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INTERVIEW: FTN interviews Joanne Reay, author of Lo’ Life: Romeo Spikes

November 12th, 2012 by Ash Comments


FTN: Firstly Joanne, congratulations on your first novel. How did it feel seeing Romeo Spikes published?
JR: It felt ridiculously good. I’ve had films produced, but they come and go. Nothing beats the solid feel of a book in your hand.

FTN: You’ve chosen a very dark subject for the basis of your debut novel. What drew you to write about self-harm and suicide?
JR: We might think of ourselves as an individual with one mind, but we are a complex knot of ego, unconscious thought and something beyond even that. Suicide is a prism through which we can see these multiple selves. On a more real-world level, the rate of suicide amongst young adults is now so high that the World Health Organization has declared it an epidemic. It’s a hard topic to tackle, so perhaps the Lo’Life series can raise it for discussion.

FTN: Where did the idea for Tormenta come from? They’re certainly a welcome change from vampires and werewolves!JR: I wanted to create an enemy that had to be smart. A vampire or a werewolf can simply over-power a human by virtue of greater strength. To survive and succeed, Tormenta need to be ultra-cunning. I like my enemies to have razor wits. It makes them so much more fun to write.

FTN: Did your previous work on The Discovery Channel provide you with inspiration for some of the subject matter in Romeo Spikes, such as the secret religious sects?
JR: The factual elements in Romeo Spikes are pieces of knowledge that I’ve collected over many years. I have the kind of memory that can store weird-shit forever but forgets my cash-card number. I never knew that I’d be able to deploy so much of this useless learning within Romeo Spikes, but I’m glad that, at last, it has found an out-let. Now maybe I can wipe it from my brain’s hard-drive and use the space for something more useful…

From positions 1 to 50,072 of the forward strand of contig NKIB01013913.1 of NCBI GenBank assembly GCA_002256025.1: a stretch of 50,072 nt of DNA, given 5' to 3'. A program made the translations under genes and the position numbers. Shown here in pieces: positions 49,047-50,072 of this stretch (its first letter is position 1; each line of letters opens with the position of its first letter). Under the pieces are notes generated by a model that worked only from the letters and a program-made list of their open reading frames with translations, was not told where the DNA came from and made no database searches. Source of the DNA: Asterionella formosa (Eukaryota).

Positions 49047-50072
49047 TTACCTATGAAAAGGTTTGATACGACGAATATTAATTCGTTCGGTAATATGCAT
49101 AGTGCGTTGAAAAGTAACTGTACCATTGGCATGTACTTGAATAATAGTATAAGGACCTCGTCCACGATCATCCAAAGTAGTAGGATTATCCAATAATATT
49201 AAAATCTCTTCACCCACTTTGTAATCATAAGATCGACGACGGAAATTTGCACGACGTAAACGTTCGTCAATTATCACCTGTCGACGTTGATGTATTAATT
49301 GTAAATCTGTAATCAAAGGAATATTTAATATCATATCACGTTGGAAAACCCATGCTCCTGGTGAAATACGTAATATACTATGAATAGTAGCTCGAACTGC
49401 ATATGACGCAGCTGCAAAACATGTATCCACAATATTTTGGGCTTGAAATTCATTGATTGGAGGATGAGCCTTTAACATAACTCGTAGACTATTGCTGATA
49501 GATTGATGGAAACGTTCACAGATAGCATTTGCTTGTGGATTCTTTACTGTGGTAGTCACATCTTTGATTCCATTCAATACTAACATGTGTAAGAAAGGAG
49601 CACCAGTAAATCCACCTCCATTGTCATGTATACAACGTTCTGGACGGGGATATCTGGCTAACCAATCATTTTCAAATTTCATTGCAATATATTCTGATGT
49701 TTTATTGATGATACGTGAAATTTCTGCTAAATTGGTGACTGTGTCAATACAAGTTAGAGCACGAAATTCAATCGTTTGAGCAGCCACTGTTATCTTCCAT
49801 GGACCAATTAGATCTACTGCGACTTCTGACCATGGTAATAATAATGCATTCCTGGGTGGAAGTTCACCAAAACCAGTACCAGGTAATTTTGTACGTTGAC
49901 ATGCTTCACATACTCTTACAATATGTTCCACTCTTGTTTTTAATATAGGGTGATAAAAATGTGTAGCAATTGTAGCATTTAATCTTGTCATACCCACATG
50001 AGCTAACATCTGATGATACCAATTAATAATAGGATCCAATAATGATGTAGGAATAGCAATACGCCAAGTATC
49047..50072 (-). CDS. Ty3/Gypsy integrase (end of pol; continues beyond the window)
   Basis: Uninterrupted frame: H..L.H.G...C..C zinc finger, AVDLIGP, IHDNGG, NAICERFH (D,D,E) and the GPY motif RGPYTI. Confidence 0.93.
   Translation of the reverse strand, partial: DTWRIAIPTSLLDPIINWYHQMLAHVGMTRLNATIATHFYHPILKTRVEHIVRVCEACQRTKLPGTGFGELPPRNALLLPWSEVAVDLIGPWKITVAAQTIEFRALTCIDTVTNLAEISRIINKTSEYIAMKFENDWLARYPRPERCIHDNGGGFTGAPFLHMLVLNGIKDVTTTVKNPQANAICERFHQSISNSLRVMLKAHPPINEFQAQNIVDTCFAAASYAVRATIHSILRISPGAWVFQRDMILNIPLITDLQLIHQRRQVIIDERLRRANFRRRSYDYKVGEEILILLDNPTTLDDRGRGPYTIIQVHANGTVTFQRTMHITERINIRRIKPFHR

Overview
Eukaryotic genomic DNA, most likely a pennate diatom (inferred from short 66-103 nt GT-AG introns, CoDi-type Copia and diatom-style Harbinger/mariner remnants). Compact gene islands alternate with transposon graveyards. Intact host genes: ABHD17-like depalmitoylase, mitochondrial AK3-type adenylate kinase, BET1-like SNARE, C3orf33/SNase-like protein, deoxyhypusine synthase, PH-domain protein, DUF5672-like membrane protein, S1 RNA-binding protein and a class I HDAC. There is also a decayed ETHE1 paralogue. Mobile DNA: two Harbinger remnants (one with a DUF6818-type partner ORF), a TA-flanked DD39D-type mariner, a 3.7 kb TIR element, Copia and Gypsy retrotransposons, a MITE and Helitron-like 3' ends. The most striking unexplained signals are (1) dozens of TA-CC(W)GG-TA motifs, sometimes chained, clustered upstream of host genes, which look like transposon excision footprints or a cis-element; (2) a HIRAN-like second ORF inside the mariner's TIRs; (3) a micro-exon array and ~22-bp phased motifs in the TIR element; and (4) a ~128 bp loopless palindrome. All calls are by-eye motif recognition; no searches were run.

FTN: Although the book is bursting with some very colourful and wonderfully crafted characters, it’s the strong female protagonists that drive the narrative. I’m a little bit in love with Lola. Can you give any hints as to what she will be getting up to in Black Antlers?
JR: In Rome Spikes, Detective Bianco is taken deep into the supernatural world of Lola. In the next book, the roles are reversed and Lola becomes locked into the search for a bizarre and brutal serial killer. As the two worlds of humans and Tormenta once again collide, the investigation takes an unexpected twist into the realm of quantum theory.

FTN: Despite its dark subject matter, love/lost love does feature quite a bit in Romeo Spikes. Will any of the heartbroken lovers be reunited?
JR: I think love’s blade will sink a little deeper and hurt a little more in the coming stories. But I am an optimist when it comes to love and there will be some ecstasy with the agony, I can promise you that.

FTN: There seems to be a delicious little hint of what’s ahead for Alexis Bianco in the final chapter. Without giving too much away, will her son be playing a central role in the second part of the Lo Life series? Are her loyalties set to be tested to the very limit.
JR: Yes and yes (which, I think, gives not too much away). 

Thanks Joanne, we wish you all the best with Lo’ Life and look forward to the next part…

Read Ash’s full review of Lo’ Life: Romeo Spikes here

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Ash is a frustrated Nerd living in denial. Only recently has she accepted the fact that when you are passionate about books, especially the work of Stephen King and really especially The Dark Tower, then you are... a Nerd. She's a journalist and a fan-girl. She's right at home wth FTN